How a Teacher’s Guide to Living a Stress-Free Life went Viral

Most people don’t talk about it but it is quite obvious that students carry loads of stress caused by everything from schoolwork to their social lives.

School work, social life and appearance are the top stressors in many students’ lives. (Photo: Ollyy/Shutterstock)

In a survey conducted by a non-profit pediatric health research organization, more than one-third of students said they were worried about tackling the required school work for the year. Another third of students were most concerned about social issues such as fitting in, finding friends and bullying. And a full 25 percent of students were worried about their appearance and how they would be accepted at school.

That’s a lot to worry about!

Brett Phillips, a psychology professor at a high school in Oxnard, California has been for the past 15 years been handing out a list to his senior psychology students as part of a unit on “stress and health.”

Brett Phillips exhaustive list of 101 ways of keeping a level head each year at the start of the new school year has become known as a legacy.

And the list struck a chord with high school senior Alina Ramirez, from Oxnard, California,that she posted it on Twitter.

Alina Ramirez, a high school student from California, shared a list her psychology teacher, Brett Phillips, gave his whole class. 

Ramirez was so inspired by the list that she shared it on Twitter. It has since been retweeted over 20,000 times by complete strangers.

What’s awesome about the list is not only that Phillips gives it to seniors who are faced with the added stresses of college admissions and preparing to move away from home, but also how comprehensive the list is. Since what works for one person may not work for another this list gives students so many ideas that they’re bound to find at least one thing that helps them relieve stress.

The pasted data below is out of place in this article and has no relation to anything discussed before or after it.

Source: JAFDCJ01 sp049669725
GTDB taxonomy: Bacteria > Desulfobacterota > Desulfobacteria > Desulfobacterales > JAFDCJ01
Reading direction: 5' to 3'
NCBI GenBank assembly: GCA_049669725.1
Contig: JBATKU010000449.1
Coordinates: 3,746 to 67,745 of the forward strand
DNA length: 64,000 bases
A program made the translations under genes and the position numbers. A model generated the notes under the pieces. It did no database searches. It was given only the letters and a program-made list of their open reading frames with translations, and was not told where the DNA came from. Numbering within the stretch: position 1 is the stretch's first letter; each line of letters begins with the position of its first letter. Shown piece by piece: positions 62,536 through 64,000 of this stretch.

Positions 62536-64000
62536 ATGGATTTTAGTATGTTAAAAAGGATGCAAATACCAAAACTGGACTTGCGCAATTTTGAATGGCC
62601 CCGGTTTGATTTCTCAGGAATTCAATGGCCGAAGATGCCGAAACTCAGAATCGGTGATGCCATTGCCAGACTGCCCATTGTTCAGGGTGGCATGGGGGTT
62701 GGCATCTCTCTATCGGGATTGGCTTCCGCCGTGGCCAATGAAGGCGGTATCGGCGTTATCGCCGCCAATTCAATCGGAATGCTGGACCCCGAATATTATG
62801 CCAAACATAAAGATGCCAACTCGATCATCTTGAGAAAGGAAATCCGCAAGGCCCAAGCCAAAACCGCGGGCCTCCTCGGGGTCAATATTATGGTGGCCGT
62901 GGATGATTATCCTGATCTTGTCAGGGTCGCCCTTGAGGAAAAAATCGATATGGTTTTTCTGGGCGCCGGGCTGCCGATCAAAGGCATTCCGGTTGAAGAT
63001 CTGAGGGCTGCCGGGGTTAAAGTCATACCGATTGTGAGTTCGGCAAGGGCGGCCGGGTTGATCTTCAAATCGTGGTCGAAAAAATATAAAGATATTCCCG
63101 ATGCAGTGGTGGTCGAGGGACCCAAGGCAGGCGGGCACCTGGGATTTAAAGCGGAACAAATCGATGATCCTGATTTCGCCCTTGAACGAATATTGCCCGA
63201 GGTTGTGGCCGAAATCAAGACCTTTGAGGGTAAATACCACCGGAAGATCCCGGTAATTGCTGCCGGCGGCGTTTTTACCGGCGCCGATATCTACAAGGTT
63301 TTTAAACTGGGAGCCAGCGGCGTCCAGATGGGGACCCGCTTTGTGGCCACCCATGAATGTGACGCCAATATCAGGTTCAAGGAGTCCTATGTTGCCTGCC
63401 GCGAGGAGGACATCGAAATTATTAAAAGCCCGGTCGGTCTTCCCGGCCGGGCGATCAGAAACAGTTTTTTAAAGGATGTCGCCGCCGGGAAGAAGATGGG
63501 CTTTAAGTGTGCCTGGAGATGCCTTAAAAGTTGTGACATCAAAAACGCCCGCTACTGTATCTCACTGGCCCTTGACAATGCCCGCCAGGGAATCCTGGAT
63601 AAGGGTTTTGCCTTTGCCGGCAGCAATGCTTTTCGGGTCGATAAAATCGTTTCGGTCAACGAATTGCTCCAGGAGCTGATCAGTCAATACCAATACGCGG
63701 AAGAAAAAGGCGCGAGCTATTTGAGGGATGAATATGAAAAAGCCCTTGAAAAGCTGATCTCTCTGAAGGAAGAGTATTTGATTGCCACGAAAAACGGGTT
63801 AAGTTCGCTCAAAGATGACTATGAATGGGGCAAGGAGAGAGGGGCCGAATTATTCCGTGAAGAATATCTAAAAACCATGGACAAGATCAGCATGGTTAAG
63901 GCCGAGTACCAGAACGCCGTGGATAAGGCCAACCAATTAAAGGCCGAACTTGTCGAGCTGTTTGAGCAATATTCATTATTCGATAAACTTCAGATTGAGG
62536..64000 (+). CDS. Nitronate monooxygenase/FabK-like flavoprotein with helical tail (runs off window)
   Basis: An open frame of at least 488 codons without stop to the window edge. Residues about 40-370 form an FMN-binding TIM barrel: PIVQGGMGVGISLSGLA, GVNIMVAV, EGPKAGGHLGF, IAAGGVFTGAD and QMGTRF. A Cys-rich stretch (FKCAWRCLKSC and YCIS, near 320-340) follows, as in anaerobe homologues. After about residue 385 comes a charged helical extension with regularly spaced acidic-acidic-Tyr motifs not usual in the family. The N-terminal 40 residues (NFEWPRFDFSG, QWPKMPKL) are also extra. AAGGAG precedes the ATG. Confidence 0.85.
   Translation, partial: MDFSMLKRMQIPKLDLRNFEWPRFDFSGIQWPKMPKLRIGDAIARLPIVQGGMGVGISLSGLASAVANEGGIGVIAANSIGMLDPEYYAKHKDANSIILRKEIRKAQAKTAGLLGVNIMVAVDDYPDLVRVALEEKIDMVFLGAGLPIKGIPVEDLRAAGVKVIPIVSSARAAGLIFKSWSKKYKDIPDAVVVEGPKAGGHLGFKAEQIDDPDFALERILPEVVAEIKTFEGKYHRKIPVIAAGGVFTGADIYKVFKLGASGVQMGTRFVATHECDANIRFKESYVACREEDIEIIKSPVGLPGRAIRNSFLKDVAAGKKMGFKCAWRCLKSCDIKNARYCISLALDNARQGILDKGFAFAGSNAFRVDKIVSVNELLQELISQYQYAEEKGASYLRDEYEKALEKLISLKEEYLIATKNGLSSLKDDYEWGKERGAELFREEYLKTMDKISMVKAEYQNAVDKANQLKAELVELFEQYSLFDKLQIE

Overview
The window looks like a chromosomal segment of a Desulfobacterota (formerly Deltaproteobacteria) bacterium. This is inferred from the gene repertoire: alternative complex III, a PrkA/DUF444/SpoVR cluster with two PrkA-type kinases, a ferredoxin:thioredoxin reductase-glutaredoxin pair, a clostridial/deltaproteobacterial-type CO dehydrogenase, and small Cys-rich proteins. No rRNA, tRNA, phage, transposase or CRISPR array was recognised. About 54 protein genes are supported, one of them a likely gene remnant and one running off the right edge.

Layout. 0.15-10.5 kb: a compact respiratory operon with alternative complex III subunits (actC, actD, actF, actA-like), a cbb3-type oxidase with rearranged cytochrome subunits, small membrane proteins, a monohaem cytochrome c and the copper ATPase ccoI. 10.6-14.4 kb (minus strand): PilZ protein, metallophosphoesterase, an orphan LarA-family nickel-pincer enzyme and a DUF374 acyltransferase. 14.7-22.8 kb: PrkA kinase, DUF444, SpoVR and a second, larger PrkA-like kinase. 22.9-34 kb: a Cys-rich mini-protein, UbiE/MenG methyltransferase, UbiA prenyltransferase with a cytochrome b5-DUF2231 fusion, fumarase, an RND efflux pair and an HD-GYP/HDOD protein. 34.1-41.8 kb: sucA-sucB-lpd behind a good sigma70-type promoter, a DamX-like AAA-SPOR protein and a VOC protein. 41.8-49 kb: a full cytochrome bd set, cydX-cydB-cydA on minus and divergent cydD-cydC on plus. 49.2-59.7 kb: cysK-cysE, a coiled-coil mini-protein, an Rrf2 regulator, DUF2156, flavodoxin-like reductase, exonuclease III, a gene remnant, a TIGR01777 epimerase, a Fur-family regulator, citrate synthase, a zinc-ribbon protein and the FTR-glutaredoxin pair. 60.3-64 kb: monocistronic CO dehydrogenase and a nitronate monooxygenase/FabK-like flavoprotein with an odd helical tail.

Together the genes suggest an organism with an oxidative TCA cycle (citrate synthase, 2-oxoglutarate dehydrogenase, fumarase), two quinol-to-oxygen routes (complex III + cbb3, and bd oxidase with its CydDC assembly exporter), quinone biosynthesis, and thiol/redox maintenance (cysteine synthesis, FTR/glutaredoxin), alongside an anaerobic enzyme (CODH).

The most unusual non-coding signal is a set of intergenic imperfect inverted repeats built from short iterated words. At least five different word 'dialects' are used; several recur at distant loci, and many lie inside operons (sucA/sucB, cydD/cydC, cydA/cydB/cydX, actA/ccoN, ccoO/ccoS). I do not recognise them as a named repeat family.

Phillips’ tips range from practical, such as “Get up 15 minutes earlier,” “Avoid tight fitting clothes,” and “Keep a journal,” to more creative suggestions such as “Tickle a baby,” “Hum a jingle,” or “Practice a monster smile.”

My favourites include “Break large tasks into bite size portions,” “Dance a jig,” and “Freely praise other people.”

Here’s a closer look at the list:

Alina photographed the two printed sheets and shared them – showing the points that she relates to the best by highlighting them first                                              
The list ends with Mr Phillips’ bonus point, ‘relax, take each day at a time… you have the rest of your life to live’

As for Ramirez, she keeps the list on the front of her school binder and refers to it whenever she’s feeling overwhelmed.

“Honestly his list has helped me a lot,” she said.

The list, titled ‘101 ways to cope with stress’ is the list we all need in our lives to calm us down when it all feels a bit too much. I’ve read it twice and I already feel better, and that’s without doing anything off the list.                                                                                         Courtesy: